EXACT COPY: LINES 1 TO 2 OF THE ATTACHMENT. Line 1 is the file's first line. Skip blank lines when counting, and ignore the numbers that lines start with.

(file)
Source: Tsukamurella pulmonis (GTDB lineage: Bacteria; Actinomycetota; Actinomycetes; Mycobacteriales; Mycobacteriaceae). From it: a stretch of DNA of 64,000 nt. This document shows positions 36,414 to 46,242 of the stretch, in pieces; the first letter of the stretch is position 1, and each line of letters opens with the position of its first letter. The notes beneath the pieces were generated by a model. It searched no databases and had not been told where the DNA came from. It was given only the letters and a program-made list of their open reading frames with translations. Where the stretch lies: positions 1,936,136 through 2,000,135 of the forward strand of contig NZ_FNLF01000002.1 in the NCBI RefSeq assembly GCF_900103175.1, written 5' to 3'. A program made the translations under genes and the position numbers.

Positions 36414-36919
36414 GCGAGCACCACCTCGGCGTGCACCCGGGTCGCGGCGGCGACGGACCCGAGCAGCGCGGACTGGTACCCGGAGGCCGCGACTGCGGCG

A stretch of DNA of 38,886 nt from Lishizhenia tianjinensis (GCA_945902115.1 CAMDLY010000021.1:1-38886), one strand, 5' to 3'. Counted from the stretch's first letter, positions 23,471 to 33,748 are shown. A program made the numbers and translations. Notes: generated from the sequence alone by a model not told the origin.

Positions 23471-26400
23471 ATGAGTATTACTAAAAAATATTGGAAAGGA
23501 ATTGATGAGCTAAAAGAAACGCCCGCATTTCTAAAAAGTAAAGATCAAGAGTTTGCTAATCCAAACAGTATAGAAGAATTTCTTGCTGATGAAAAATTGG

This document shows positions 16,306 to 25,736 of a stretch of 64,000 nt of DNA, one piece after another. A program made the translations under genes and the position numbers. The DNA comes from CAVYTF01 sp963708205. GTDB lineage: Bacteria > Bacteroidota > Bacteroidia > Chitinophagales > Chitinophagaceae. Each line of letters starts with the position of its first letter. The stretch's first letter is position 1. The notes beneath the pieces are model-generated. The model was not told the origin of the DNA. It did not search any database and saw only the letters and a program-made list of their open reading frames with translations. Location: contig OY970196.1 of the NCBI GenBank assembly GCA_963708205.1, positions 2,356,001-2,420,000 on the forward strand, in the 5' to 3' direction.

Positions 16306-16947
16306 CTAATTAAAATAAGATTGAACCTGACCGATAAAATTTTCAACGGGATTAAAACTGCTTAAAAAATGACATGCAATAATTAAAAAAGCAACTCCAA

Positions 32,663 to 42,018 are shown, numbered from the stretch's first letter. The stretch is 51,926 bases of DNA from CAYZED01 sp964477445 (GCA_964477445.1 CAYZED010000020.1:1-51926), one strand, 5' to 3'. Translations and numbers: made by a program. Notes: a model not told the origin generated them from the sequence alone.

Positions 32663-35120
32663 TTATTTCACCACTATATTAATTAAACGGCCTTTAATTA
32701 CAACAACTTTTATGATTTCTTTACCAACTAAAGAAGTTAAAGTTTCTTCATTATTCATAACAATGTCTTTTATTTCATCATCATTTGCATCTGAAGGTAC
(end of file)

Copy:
Source: Tsukamurella pulmonis (GTDB lineage: Bacteria; Actinomycetota; Actinomycetes; Mycobacteriales; Mycobacteriaceae). From it: a stretch of DNA of 64,000 nt. This document shows positions 36,414 to 46,242 of the stretch, in pieces; the first letter of the stretch is position 1, and each line of letters opens with the position of its first letter. The notes beneath the pieces were generated by a model. It searched no databases and had not been told where the DNA came from. It was given only the letters and a program-made list of their open reading frames with translations. Where the stretch lies: positions 1,936,136 through 2,000,135 of the forward strand of contig NZ_FNLF01000002.1 in the NCBI RefSeq assembly GCF_900103175.1, written 5' to 3'. A program made the translations under genes and the position numbers.

Positions 36414-36919